Geographically, the Mojave ranges over such great distances that a camera is well advised to be focused on infinity. And while its landforms are not always distinctive, it often is true that the desert rouses itself to be at its most dramatic and photogenic at its very margins, where it collides with other geographic barriers such as the Sierra Nevada and the San Bernardino Mountains, or the Colorado River, Desert and Plateau. Thus, the Alabama Hills, in California's northern Mojave; the Antelope Valley and Joshua Tree National Park to the south; and the chromatic canyons on its eastern edge such as Valley of Fire and Snow Canyon state parks in Nevada and Utah, respectively — all of them on the desert's outskirts — have regularly burst on screen as the Mojave's most dazzling settings and backdrops.

McTeague (Gibson Gowland) and Schouler (Jean Hersholt) brawl it out on the Death Valley’s salt flats in Erich von Stroheim’s 1924 silent film classic, Greed. Turner Entertainment.
McTeague (Gibson Gowland) and Schouler (Jean Hersholt) brawl it out on the Death Valley’s salt flats in Erich von Stroheim’s 1924 silent film classic, Greed. Turner Entertainment.

The Valley of Greed

("Greed," 1924)

The chief photographic exception to this perimeter-focused rule of thumb is the great white heart of the Mojave itself (to employ writer Edna Brush Perkins’ phrase[i]): Death Valley. America’s hottest, deepest sink and storied natural landmark (since 1994 a national park of vast proportions), Death Valley has served as a location in countless major films and many minor ones, and one of its earliest appearances has become legendary.

It was here that director Erich von Stroheim ventured nearly a century ago to film climactic sequences of “Greed," the movie based on Frank Norris’s novel “McTeague” and one whose original nine-hour version (edited from as much as eighty-four hours' worth of original footage), now famously lost, was heralded to be one of the greatest films ever made.[ii] The movie is remarkable in many respects, but not least because its production was a monumentally arduous undertaking, mirroring the tortured exertions of its own plot. Stroheim insisted on realism and chose to film exclusively on location in the selfsame places Norris described in his novel.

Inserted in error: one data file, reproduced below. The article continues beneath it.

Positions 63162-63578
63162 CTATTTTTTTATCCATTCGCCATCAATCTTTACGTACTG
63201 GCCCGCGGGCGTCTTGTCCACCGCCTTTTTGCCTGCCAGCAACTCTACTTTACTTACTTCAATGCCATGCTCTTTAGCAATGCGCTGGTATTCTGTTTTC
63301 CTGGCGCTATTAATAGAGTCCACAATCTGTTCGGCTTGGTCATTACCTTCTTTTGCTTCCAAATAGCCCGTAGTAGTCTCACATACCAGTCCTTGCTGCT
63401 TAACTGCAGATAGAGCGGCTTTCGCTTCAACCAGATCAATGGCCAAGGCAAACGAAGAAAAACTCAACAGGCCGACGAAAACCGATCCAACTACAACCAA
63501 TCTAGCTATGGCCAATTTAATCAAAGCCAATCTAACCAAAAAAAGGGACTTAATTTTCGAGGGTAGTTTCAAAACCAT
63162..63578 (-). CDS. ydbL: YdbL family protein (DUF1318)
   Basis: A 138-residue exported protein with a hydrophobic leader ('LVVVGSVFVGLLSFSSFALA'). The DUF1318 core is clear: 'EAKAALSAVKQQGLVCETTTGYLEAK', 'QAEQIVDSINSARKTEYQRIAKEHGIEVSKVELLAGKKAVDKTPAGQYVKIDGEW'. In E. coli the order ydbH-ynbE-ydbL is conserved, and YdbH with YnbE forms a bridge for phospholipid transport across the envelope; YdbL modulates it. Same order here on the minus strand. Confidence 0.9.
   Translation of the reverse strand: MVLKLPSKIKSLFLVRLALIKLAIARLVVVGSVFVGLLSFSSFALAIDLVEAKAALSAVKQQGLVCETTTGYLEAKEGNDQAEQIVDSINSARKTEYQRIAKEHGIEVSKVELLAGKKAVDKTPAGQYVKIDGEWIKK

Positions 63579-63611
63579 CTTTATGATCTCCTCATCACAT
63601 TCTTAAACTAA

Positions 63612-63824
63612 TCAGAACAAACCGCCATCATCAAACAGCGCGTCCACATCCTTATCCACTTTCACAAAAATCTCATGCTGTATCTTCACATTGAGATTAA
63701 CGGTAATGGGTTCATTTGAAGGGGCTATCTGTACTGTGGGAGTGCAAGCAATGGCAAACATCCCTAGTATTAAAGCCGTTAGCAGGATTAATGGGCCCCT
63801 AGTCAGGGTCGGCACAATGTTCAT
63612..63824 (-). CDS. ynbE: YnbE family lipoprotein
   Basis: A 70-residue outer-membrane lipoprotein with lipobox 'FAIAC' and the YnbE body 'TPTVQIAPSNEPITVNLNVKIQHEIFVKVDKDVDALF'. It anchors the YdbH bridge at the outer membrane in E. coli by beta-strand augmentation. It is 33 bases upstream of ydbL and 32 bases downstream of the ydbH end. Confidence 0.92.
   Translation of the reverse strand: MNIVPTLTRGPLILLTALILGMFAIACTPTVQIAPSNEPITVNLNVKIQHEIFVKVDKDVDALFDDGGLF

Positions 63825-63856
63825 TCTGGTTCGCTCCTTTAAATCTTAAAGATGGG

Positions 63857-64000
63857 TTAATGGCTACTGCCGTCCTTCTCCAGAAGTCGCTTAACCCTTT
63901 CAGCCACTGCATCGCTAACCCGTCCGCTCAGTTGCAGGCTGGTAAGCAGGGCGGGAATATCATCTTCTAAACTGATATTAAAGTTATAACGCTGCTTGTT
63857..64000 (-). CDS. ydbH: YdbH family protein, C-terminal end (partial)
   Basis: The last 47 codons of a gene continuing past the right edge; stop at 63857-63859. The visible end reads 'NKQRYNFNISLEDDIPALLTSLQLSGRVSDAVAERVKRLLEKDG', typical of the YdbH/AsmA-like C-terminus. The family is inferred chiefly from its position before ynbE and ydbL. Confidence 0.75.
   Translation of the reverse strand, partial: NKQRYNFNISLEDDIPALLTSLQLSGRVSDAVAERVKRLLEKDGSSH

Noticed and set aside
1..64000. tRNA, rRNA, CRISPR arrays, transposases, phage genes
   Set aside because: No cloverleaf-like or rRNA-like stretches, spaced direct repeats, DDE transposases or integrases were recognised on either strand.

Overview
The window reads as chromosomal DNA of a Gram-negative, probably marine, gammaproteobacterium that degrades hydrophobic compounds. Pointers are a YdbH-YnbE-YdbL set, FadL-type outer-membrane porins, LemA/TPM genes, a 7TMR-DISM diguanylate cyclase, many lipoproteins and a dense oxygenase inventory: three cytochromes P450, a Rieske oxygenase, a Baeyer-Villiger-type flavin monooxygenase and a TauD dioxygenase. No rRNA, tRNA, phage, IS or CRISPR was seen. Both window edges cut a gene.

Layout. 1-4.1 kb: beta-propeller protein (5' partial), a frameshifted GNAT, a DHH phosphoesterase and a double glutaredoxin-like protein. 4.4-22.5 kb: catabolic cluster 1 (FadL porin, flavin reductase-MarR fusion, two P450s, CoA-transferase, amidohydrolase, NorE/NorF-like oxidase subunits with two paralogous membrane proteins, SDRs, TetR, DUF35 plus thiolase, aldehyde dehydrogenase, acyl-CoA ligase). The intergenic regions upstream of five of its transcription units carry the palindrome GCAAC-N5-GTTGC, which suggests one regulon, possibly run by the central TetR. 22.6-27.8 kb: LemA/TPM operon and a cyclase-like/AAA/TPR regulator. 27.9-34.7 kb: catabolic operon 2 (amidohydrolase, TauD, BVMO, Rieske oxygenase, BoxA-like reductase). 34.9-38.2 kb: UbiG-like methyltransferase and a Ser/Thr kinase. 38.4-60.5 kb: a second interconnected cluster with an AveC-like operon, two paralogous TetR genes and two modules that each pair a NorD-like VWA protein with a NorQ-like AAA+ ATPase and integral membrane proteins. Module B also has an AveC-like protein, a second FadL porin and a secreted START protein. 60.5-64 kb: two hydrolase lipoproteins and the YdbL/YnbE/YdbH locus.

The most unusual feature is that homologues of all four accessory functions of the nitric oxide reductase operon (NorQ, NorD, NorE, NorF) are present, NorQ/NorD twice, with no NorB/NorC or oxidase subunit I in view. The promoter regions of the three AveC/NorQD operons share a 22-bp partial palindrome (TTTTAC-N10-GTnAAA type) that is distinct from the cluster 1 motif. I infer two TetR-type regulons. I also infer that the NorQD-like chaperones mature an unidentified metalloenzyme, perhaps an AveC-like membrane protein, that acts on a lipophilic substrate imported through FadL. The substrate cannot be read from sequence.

“Greed” recounts the early twentieth-century saga of John McTeague (Gibson Gowland), a miner’s son who is apprenticed as a young man by a traveling hack dentist called Dr. “Painless” Potter. McTeague later establishes his own lowbrow dentistry in San Francisco’s gritty Polk Street district. After befriending his flat neighbor, Marcus Schouler (Jean Hersholt), McTeague encounters Schouler’s cousin and fiancée, Trina (ZaSu Pitts), when he is asked by Marcus to attend to her recent broken tooth. On the same day of her appointment, Trina impulsively purchases a lottery ticket. Smitten with Trina, McTeague soon convinces Schouler to allow him to marry her. Not soon after, in a profound twist of fate, Trina discovers her ticket has won $5,000 in gold coin, which she promptly deposits in the bank. She then begins to habitually hoard her husband’s paltry income along with her own winnings in behavior that is a caricature of frugality. Her former beau Schouler believes the lottery winnings ought rightly to be his — and takes revenge on McTeague by reporting his unlicensed practice to authorities as he prepares to leave the city to take up ranching. McTeague and Trina consequently sell their remaining possessions living as virtual paupers — even though Trina now has over $5,000 in savings. In a fit of rage over her continued money hoarding, McTeague eventually kills Trina and escapes with the gold she had since withdrawn from the bank. He flees to Placer County, where he hooks up with a new prospecting friend and heads for Death Valley. Here, the two discover a purportedly gold-rich quartz deposit. Because he is an outlaw and fearful that he is being pursued (as indeed he is, by the vengeful Schouler and other lawmen), McTeague flees alone into the heart of Death Valley with a horse, a filled canteen, along with the remaining money. Slowed by the searing heat, McTeague finally meets up with Schouler, who, after a scuffle, shoots McTeague’s horse, puncturing his water supply; the two fight a final time, and McTeague kills his former friend, who had handcuffed himself to him during the fight. “Greed” concludes with its protagonist left to die in the desert, without water and shackled to a corpse.